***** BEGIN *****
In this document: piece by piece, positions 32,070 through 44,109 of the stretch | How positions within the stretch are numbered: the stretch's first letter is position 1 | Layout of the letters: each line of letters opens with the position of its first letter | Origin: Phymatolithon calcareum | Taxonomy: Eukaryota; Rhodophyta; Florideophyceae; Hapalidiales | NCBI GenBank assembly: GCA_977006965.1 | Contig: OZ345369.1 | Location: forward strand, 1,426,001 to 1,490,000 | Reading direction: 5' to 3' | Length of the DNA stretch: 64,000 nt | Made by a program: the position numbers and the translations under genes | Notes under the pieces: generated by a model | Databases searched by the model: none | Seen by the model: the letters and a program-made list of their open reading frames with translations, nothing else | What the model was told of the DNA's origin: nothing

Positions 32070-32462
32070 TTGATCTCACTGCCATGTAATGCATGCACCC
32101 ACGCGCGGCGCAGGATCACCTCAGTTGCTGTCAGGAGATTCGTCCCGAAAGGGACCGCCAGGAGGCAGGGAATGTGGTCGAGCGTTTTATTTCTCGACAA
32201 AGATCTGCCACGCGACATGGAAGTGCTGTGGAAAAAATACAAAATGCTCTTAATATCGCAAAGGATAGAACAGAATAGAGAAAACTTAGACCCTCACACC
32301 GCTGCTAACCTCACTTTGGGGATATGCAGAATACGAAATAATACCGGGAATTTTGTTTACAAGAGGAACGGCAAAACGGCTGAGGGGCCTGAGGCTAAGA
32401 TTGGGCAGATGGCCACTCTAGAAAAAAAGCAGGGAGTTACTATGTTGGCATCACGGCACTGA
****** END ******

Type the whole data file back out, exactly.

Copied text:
In this document: piece by piece, positions 32,070 through 44,109 of the stretch | How positions within the stretch are numbered: the stretch's first letter is position 1 | Layout of the letters: each line of letters opens with the position of its first letter | Origin: Phymatolithon calcareum | Taxonomy: Eukaryota; Rhodophyta; Florideophyceae; Hapalidiales | NCBI GenBank assembly: GCA_977006965.1 | Contig: OZ345369.1 | Location: forward strand, 1,426,001 to 1,490,000 | Reading direction: 5' to 3' | Length of the DNA stretch: 64,000 nt | Made by a program: the position numbers and the translations under genes | Notes under the pieces: generated by a model | Databases searched by the model: none | Seen by the model: the letters and a program-made list of their open reading frames with translations, nothing else | What the model was told of the DNA's origin: nothing

Positions 32070-32462
32070 TTGATCTCACTGCCATGTAATGCATGCACCC
32101 ACGCGCGGCGCAGGATCACCTCAGTTGCTGTCAGGAGATTCGTCCCGAAAGGGACCGCCAGGAGGCAGGGAATGTGGTCGAGCGTTTTATTTCTCGACAA
32201 AGATCTGCCACGCGACATGGAAGTGCTGTGGAAAAAATACAAAATGCTCTTAATATCGCAAAGGATAGAACAGAATAGAGAAAACTTAGACCCTCACACC
32301 GCTGCTAACCTCACTTTGGGGATATGCAGAATACGAAATAATACCGGGAATTTTGTTTACAAGAGGAACGGCAAAACGGCTGAGGGGCCTGAGGCTAAGA
32401 TTGGGCAGATGGCCACTCTAGAAAAAAAGCAGGGAGTTACTATGTTGGCATCACGGCACTGA